The Second Panel on Cost Effectiveness in Health and Medicine made a number of recommendations of how to improve cost effectiveness analysis (CEA). Yet, CEA is far from “solved”. In a recent article by Neumann et al. (2018), the Second Panel identifies seven CEA areas where additional research is needed. This include:
- CEA and perspective: “Many issues require work before the field can reach agreement on summary measures for a societal perspective, particularly which elements to include in a summary, how these should be determined, and how to value them.” While the Second Panel recommended taking a societal perspective and–if appropriate for the question at hand–also the health system perspective, it was unclear whether the goal should be to maximize health benefits or overall benefits (e.g., health but also labor market outcomes, schooling, or other non-health factors.). The authors mention that cost-benefit analysis (CBA) may be appropriate. As the name indicates, CBA considers the value of costs and benefits to the losers and gainers of an intervention based on market prices [or if these are not available, then shadow prices.
- Modeling. While many models conduct sensitivity analyses around models parameters, few CEAs conduct sensitvity analysis across model types. The Innovation and Value Initiative (IVI) has done this with their IVI-RA Value Toll Model, but few others do this. An exception is Cancer Intervention and Surveillance Modeling Network (CISNET), which does perform comparative model analysis. Also, best practices recommend that modelers provide sufficient detail about the model structure and parameterization to allow other researchers to reproduce it, other groups–such as IVI, have made their models itself available online.
- Valuing health outcomes. Measure of quality of life often can be translated into QALYs assuming that the health state persists over some fixed duration. But what about temporary health states? Chaining methods may be used to estimate the value of temporary health states (see Wright et al. 2009, Locadia et al. 2004, and McNamee et al. 2004). In one case, “subjects were asked to compare health states associated with the process of prenatal diagnosis to a temporary health state of the same duration based on a description of the experience of undergoing chemotherapy (but not so labeled).” QALYs are also problematic because they assume that individuals are indifferent to the order of when the events occur. The Neumann et al. paper even asks whether using virtual reality would be helpful to better model health states.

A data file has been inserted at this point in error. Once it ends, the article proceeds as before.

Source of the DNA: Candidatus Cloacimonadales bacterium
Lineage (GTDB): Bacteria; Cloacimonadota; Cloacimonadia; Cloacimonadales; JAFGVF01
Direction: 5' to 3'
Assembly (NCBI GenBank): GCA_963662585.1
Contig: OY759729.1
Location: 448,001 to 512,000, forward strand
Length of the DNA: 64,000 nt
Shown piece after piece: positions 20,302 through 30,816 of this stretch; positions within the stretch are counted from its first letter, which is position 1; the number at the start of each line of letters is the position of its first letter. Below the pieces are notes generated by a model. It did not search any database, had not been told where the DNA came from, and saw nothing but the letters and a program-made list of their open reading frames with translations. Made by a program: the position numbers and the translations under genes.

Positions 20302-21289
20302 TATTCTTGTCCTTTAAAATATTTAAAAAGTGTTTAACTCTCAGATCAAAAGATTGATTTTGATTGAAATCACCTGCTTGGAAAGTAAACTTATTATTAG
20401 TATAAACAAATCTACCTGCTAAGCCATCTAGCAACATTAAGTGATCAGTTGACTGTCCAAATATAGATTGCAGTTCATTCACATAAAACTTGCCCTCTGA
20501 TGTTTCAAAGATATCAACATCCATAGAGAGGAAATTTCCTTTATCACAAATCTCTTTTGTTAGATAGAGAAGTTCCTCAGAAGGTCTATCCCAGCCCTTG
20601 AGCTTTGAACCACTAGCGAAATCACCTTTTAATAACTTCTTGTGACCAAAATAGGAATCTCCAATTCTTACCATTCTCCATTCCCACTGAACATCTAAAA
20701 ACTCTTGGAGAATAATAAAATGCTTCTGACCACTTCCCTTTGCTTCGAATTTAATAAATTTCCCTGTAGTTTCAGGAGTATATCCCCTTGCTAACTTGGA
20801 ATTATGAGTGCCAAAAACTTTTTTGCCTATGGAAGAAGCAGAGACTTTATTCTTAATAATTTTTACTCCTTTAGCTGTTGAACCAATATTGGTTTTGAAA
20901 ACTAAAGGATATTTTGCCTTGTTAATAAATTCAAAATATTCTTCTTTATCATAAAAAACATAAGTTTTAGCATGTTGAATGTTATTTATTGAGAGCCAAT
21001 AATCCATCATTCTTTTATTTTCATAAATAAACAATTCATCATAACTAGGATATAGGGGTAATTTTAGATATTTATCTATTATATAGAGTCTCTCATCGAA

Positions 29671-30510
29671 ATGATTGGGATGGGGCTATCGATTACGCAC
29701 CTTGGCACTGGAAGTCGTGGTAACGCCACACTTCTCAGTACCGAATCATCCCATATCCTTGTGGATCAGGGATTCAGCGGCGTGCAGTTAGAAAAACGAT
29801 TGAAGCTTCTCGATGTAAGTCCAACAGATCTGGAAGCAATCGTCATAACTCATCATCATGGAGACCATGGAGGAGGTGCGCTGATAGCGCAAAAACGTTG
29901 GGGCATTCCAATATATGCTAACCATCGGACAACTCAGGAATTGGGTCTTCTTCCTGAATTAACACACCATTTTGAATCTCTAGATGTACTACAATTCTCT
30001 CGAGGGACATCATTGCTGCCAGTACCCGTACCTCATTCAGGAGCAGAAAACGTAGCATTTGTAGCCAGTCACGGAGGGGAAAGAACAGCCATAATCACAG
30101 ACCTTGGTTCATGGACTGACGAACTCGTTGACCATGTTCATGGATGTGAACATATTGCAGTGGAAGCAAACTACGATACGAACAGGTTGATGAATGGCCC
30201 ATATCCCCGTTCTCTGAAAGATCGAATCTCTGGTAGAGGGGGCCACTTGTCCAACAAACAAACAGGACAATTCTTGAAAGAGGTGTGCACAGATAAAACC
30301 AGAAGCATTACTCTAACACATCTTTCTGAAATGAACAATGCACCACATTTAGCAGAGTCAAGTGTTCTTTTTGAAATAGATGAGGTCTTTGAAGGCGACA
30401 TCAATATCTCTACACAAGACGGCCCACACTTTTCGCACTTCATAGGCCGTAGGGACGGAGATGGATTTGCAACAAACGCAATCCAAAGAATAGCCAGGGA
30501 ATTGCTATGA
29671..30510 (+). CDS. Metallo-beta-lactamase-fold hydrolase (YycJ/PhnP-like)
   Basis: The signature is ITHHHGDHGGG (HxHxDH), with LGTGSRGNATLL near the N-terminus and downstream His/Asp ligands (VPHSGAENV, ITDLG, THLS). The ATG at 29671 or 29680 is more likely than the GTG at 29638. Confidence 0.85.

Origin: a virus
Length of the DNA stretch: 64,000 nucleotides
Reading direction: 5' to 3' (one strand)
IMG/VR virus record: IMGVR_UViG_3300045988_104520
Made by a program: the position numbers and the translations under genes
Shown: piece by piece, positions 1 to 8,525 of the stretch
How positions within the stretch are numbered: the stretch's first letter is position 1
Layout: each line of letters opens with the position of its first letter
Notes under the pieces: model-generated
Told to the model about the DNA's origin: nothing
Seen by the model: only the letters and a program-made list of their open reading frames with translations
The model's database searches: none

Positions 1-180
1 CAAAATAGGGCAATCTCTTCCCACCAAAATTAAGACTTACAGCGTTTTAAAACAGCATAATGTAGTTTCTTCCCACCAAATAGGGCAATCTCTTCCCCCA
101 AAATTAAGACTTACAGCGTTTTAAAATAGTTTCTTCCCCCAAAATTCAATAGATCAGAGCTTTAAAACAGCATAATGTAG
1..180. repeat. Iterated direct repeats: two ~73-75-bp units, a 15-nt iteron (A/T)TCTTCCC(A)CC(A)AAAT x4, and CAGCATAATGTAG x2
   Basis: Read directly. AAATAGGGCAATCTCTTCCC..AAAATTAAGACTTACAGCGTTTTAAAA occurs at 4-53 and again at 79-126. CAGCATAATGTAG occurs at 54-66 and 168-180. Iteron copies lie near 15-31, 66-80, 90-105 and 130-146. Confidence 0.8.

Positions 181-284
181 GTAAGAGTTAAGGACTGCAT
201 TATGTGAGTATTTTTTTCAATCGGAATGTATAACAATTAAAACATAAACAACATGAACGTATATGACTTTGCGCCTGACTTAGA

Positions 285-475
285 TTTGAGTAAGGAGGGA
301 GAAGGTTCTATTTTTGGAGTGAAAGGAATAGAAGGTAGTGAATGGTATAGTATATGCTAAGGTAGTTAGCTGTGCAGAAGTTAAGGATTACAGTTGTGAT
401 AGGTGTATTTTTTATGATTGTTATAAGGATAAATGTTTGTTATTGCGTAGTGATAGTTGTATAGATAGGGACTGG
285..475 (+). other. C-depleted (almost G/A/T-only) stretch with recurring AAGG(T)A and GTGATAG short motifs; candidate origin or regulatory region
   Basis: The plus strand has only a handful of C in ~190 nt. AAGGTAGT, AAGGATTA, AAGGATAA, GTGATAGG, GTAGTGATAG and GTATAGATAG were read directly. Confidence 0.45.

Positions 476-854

- Valuing non-health outcomes. What happens if a medicine–such as an antipsychotic–is able to reduce crime rates? Should this be included in a CEA model? The answer is likely yes. Also, the Second Panel argued that “the effects of morbidity on productivity in the labor market and in household production are not captured by standard utility measures and therefore should be assessed in pecuniary terms and included in the numerator of the CEA.”
- Evidence Synthesis. Before building a CEA model, one must know the clinical benefits of different treatments. Synthesizing available evidence when there is not a head to head trial is problematic. Neumann et al. write that “Currently, there is no rigorous, internally consistent set of premises and theorem-based derivative propositions that motivates and justifies the practice of evidence synthesis. The exception may be the mathematical foundations of quantitative synthesis (meta-analysis).”
- Estimating CE thresholds. There are two options here, supply side or demand side. Supply side calculates the CE threshold based on the opportunity cost; what would be the value of these funds if they were allocated to other activities. The demand side looks at consumer willingness to pay for health gains. Some CEAs–such as ICERs–have said that ‘a given intervention is high value, but not affordable as the CEA and budget impact analyses are done separately. If this is the case, then the CEA criteria clearly do not reflect the scale and value of the opportunity costs. While some argue that the supply side works better in single payer systems with fixed budgets, others would argue that the share of the government’s budget allocated to health is in fact a choice variable, and thus higher WTP would argue for more resources directed to health expenditures. Empirically measures of WTP for a QALY do vary greatly across countries and based on the methodology used to estimate these value (see Ryen and Svennson 2005).
- CEA communication. Should I do a perfect CEA or do a good CEA and get it out fast? As all diseases and treatments have their own idiosyncrasies, one could spend a nearly unlimited amount of time collecting information to make a CEA high quality. Yet, the Second Panel does make a few key recomendations including: (i) having a written protocol, (ii) having an impact inventory, and (iii) presenting the societal and health system perspective. It would be helpful if CEAs could be graded using a scoring system such as the Grading of Recommendations Assessment, Development and Evaluation (GRADE) working group, but applying these principles in practice may be difficult and focus more on process/documentation rather than the actual scientific quality of the CEA.
Overall, cost-effectiveness analysis has come a long way. Yet, there is still much work to be done to insured that treatment benefits, risks and costs can be adequately captured to inform stakeholder decision-making.
- Neumann, Peter J., David D. Kim, Thomas A. Trikalinos, Mark J. Sculpher, Joshua A. Salomon, Lisa A. Prosser, Douglas K. Owens et al. “Future Directions for Cost-effectiveness Analyses in Health and Medicine.” Medical Decision Making38, no. 7 (2018): 767-777.